Cutting Police budget is ‘mystifying’ OBA
This year’s police budget of more than $68 million won’t be enough to get the service up to full strength, Shadow Finance Minister Bob Richards complained yesterday.
In his reply to the Budget, the One Bermuda Alliance MP said the Island’s gang problem remained deadly serious with well-organised groups “firmly entrenched across the Island”.
Mr Richards praised police for the proactive, tough stance he said they had taken on crime and getting convictions in recent months.
And he said it was encouraging that more members of the public were stepping forward to help them fight crime, especially where gangs and guns were concerned.
But he criticised Government for slashing the police budget to $58 million from almost $72 million last year, saying such a decision at a time when violence had “exploded in shootings and death, was as mystifying as it was unacceptable”.
He said: “The policing side of the fight is straightforward. They need to be provided with all the resources necessary to maintain effective pressure on gangs.”
Mr Richards said Bermuda Police Service was operating at close to 15 percent below its authorised manpower level and the proposed budget for 2012/13 would not close that gap.
The Budget book says BPS had 615 employees in 2011/12 and is estimated to have 560, or nine percent fewer, in the coming financial year.
The National Security Ministry said last night that the figure of 560 was comprised of 450 police officers, plus 98 support staff and 12 cadets.
A spokesman said: “That represents 20 additional police officers from the current strength of 430, the same number of support staff as last year [and] six additional police cadets.”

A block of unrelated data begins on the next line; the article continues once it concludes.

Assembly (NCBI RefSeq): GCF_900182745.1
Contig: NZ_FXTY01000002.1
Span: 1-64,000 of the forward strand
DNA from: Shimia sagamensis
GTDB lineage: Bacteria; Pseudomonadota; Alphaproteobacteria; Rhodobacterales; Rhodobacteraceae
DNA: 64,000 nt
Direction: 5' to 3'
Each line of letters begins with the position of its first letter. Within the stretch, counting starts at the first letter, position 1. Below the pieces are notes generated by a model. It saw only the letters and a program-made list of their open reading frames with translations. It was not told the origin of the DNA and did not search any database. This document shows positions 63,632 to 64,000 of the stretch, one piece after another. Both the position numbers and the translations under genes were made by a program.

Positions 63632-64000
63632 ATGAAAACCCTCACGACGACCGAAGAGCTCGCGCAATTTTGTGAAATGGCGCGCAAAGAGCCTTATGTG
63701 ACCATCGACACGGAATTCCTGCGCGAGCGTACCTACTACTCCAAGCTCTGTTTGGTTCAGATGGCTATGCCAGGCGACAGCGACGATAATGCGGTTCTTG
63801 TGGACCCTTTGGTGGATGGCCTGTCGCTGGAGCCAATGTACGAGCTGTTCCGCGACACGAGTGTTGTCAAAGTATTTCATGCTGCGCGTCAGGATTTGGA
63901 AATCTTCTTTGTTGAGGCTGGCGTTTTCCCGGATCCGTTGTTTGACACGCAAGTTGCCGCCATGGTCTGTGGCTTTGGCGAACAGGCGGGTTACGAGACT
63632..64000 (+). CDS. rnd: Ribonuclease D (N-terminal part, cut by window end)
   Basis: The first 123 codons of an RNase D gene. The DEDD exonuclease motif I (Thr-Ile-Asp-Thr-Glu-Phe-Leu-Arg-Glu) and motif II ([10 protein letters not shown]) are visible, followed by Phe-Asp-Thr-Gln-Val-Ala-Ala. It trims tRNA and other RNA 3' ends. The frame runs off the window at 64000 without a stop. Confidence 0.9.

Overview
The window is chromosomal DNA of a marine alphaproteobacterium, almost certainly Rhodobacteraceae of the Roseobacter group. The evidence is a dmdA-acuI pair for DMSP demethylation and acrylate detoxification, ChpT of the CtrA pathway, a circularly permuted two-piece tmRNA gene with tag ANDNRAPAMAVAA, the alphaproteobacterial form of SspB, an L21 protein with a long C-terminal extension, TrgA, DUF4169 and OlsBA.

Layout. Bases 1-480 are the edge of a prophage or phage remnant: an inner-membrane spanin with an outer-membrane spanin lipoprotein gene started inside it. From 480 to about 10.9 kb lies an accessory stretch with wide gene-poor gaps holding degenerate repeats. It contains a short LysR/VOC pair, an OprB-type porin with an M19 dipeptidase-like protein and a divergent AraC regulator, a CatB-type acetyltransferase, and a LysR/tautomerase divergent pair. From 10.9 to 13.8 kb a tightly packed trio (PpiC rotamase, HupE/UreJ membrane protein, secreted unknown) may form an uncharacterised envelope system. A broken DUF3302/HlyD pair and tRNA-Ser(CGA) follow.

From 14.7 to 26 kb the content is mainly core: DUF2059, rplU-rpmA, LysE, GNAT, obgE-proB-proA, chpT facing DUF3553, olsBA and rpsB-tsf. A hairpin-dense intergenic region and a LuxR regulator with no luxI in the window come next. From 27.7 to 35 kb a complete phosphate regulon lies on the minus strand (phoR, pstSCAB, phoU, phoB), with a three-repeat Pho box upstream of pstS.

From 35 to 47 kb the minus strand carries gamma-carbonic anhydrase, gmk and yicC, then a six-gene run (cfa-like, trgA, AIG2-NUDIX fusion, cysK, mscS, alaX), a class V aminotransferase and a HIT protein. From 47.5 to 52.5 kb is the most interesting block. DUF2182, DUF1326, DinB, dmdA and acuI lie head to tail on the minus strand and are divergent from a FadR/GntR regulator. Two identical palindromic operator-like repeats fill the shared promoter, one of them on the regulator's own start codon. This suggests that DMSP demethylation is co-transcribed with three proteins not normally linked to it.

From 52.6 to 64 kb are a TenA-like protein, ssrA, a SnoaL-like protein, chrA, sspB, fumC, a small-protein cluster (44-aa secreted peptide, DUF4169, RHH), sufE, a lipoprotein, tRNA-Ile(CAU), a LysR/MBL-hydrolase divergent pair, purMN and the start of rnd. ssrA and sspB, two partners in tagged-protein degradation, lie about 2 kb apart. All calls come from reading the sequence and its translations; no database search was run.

The Shadow Finance Minister said the other side of the fight against crime was social leadership.
“There are many excellent social agencies in operation today but there is no overall leadership, no one entity providing single-focus guidance to coordinate and focus work on the social problems that give rise to crime,” he said.
“The fragmentation extends to the Cabinet itself, where no one minister is responsible for social policy. The One Bermuda Alliance believes there is a need for a central coordinator, possibly operating out of the Cabinet Office, to make headway on the problems represented by crime and the community-based solutions and support needed to diminish them.”
He said Operation Ceasefire, the US-based anti-gang initiative which Government plans to replicate here and which the Opposition has long called for, would provide the “grassroots ability to mobilise communities and supporting organisations to wean young men away from gang life”.
A recent independent review of BPS conducted by Her Majesty’s Inspectorate of Constabulary concluded that police needed greater oversight, more structured annual budgeting and a senior officer to oversee gang violence reduction.
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